Proposals in the Investigatory Powers Bill to legitimise ‘bulk equipment interference' will put technology firms operating in the UK at risk, according to Eric King, signals intelligence expert and deputy director at Privacy International.
"We need to understand that to undertake equipment interference, our agencies are threatening British cyber security," he said in a statement during a Joint Select Committee set up to scrutinise the surveillance bill.
"[UK spy agencies] regularly hack companies in Europe and elsewhere that are not a national security threat in and of themselves. In recent years we have found out that GCHQ hacked Belgium's largest telecoms provider, Belgacom.
"They have also hacked a Dutch telecom. They have hacked [German satellite communication provider] Stellar. The list goes on and on. In doing so they are painting targets on British companies' backs in exactly the same way and legitimising these kinds of attacks."
King warned that bulk equipment interference, or hacking as it's commonly known, could limit the effectiveness of police investigations.
"One of the problems that I haven't had an answer about from the police or the Home Office is how we [ensure] that deploying equipment interference will not compromise evidence that the police might later wish to seize and rely on in court," he said.
"It seems counterproductive that in some circumstances this could result in criminals getting off the hook. Given the intrusive [powers] that equipment interference could provide law enforcement we should be treating it with extraordinary scepticism."
King added that the stockpiling of zero-day vulnerabilities by agencies like GCHQ and the US National Security Agency, revealed by Edward Snowden in 2013, should also be scrutinised.
"By using vulnerabilities in networks that they have acquired themselves, but are refusing to tell the world about, they are reducing the security that we collectively experience," he said.
"The stockpiling of these vulnerabilities and zero-days is something that isn't considered in this bill, and policies need to be very carefully set out about before any consideration is made about [such] powers."
Intelligence sharing concerns
Rachel Logan, a law and human rights programme director at Amnesty International, told the scrutiny committee that the bill needs to clarify how countries share data gathered from surveillance.
Logan explained that Amnesty is "very disappointed" with the proposals and would like to see a "clear and accessible framework" for how material is sent and received across the globe.
"In the bill we have very little [information about] overseas arrangements. For instance, Section 39 provides for that activity but simply talks about lawful interception being something carried out in response to a request made in accordance with a ‘relevant international agreement'," she said.
This agreement between nations, including the 'Five Eyes' countries of Australia, Canada, New Zealand, the UK and the US, is vague at best, according to Logan.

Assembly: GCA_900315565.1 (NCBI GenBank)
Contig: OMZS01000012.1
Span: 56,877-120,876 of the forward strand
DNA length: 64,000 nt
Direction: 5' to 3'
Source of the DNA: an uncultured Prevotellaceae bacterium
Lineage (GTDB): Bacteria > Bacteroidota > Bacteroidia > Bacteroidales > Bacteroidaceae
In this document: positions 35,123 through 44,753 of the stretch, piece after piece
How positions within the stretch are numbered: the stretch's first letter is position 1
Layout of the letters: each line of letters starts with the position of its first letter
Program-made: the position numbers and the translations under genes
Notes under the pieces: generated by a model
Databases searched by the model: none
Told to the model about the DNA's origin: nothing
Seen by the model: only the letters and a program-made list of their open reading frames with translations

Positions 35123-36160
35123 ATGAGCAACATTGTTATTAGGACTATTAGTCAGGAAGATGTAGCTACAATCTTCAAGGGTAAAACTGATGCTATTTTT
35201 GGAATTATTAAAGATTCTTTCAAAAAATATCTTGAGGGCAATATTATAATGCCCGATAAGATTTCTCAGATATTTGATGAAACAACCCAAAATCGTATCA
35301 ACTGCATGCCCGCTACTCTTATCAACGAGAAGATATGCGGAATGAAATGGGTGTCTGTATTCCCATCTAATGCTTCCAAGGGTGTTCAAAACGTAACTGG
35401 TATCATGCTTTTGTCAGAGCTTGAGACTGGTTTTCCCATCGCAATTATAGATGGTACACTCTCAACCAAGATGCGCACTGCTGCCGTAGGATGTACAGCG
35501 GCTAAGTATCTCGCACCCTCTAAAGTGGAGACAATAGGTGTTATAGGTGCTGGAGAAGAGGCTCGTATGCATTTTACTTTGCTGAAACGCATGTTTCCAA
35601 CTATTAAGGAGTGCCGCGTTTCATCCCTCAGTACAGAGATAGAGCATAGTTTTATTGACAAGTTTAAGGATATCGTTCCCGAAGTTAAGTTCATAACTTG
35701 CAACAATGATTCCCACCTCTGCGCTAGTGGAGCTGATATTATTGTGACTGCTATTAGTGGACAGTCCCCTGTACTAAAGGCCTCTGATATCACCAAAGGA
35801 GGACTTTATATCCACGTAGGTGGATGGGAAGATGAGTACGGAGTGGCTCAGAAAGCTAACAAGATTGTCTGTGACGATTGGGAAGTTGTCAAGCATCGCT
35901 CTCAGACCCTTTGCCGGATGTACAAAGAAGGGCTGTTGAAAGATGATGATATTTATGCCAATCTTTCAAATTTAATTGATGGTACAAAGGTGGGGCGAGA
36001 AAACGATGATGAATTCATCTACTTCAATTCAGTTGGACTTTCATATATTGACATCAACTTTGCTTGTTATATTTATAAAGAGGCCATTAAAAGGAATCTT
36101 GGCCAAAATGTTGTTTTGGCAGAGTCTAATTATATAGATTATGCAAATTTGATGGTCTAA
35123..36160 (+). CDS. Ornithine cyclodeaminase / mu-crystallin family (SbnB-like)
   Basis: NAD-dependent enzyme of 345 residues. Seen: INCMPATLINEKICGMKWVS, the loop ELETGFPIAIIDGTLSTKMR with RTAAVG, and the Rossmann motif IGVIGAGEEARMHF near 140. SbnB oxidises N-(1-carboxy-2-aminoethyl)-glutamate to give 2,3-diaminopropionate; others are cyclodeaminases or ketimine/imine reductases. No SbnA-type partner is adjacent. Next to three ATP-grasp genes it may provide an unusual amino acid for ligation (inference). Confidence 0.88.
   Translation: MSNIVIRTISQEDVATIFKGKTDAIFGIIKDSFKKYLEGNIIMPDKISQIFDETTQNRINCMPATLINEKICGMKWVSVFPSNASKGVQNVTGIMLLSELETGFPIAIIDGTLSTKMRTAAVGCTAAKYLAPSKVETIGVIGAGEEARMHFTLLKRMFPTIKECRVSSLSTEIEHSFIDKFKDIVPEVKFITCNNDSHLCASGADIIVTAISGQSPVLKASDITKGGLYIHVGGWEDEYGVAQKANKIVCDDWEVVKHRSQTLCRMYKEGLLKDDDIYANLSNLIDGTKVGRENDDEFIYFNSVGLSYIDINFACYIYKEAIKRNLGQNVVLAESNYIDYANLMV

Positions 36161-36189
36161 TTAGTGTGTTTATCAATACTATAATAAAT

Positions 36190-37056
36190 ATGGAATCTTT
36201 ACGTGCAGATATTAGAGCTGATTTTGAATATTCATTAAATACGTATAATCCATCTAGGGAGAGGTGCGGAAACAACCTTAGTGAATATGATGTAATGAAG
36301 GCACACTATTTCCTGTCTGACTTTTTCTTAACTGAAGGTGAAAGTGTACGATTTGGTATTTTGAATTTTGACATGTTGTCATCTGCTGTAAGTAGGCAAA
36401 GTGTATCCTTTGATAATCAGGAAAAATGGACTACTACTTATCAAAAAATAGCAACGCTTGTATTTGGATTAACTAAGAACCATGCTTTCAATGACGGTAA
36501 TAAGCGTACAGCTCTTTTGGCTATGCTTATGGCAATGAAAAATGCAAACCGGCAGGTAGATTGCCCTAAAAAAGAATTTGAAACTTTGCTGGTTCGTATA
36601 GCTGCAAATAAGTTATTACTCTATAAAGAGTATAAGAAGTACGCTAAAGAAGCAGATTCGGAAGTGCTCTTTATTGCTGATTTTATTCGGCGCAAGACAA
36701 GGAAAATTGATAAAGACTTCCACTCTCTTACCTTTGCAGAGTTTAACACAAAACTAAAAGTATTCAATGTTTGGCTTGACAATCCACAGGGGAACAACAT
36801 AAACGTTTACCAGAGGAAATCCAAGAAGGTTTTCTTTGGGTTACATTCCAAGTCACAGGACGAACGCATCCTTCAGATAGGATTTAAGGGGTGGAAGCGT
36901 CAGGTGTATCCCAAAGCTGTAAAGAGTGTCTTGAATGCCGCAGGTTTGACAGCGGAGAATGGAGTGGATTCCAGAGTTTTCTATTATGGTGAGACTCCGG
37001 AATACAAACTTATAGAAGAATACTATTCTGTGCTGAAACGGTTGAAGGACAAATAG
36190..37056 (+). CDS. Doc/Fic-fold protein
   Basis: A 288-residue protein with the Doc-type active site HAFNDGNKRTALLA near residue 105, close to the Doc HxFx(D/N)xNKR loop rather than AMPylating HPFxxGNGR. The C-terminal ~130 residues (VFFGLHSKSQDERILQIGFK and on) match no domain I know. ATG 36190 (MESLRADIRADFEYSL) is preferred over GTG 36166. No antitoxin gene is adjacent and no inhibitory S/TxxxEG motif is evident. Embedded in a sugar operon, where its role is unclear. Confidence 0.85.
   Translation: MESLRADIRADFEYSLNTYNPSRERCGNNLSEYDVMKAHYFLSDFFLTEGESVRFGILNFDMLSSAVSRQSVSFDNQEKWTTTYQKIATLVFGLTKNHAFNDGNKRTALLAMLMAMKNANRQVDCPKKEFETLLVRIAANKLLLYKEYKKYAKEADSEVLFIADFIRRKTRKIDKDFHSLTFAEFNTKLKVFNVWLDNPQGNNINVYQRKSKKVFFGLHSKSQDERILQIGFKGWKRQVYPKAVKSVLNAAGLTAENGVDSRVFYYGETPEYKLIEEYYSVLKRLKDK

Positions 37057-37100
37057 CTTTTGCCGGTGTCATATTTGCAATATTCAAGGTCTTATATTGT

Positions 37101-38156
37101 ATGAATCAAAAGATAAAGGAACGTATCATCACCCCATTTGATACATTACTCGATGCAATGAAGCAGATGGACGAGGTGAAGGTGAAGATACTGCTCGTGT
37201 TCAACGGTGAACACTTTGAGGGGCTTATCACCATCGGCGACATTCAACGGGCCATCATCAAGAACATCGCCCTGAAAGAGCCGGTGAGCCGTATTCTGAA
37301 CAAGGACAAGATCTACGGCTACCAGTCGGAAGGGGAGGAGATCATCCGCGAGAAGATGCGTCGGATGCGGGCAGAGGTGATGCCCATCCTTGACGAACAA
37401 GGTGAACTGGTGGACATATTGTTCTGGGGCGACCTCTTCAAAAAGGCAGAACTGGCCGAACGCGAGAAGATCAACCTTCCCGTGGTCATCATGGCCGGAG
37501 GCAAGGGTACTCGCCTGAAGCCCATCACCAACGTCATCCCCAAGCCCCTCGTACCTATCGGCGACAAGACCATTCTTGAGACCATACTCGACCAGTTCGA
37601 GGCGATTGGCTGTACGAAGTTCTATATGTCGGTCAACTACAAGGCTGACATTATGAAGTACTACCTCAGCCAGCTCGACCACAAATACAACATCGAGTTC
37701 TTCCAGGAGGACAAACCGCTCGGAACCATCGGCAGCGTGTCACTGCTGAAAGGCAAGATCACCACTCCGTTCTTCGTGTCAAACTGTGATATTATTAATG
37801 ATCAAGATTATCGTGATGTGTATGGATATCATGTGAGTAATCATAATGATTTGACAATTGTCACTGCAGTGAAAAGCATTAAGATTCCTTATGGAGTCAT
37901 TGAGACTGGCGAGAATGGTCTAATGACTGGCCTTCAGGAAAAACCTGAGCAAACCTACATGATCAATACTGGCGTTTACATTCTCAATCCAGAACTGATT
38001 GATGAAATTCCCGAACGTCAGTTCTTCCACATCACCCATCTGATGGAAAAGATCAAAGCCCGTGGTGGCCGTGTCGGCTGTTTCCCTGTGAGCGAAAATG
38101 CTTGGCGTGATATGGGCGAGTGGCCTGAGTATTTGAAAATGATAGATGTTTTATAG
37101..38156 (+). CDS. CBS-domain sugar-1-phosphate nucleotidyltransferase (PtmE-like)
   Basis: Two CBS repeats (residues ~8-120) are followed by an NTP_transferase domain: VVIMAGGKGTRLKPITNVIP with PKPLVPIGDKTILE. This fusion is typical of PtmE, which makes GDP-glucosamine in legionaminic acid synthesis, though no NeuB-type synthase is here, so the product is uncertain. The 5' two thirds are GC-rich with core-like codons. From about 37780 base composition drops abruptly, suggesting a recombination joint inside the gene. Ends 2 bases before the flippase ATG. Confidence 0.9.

"All we have in the bill is a bare reference to a 'forthcoming' code of practice that will deal with the making of requests [for] intercepted material. [There are] no definitions of what any of this might be, [and] no expansion of what any of this might mean," she said.
"We had very much expected this bill, in the spirit of transparency, to provide a clear legal framework, and those references simply do not do that. How can Parliament provide a proper scrutiny? How can the oversight bodies provide a proper scrutiny? How can the public understand where their information might end up? There is simply nothing there and that's very disappointing."
Amnesty has brought a number of legal cases against the UK government and intelligence agencies over the past 18 months and continues to argue its case at the Investigatory Powers Tribunal. The group found out in July that GCHQ had intercepted, accessed and stored the communications of Amnesty staff.
A Christmas wish-list
Erka Koivunen, a cyber security advisor at F-Secure, likened the bill to a GCHQ Christmas wish-list when giving evidence to the committee.
"[The bill] is transparent in a way because it lays out the intentions of the government. So I guess this is a bill that you would get if you asked signals intelligence organisations what they would like as a Christmas present. They would reply 'this bill' and say they want it in bulk," he said.
Koivunen warned that such a broad bill could create unforeseen problems. "The powers that are laid out in the bill could be misused, and this is going to lead other nation states to try to mimic those powers," he told the committee.
"If there was ever a question about whether nation states, governments or military organisations would engage in hacking or computer intrusions I guess this bill now solidly states that, yes, this is what they do and this is what the UK government is actively seeking to do.
"Frankly, I think this is something that has been going on for quite a while now, so this is an attempt to put the existing situation in writing."
A number of major technology firms and privacy groups have criticised key components of the proposals. Most recently, Apple called on the UK government to modify its stance on encryption.
"The creation of backdoors and intercept capabilities would weaken the protections built into Apple products and endanger all our customers," the firm said in a written statement.
"The best minds in the world cannot rewrite the laws of mathematics. Any process that weakens the mathematical models that protect user data will, by extension, weaken the protection."
A new RSA report urges coders to sign a 'Hippocratic Oath' before embarking on AI programmes.
IT security vendor believes APT33 is working for the Iranian government
Darktrace pushes machine learning to take some of the pressure off of IT and security teams
Google also gets its hands on HTC's IP in a non-exclusive deal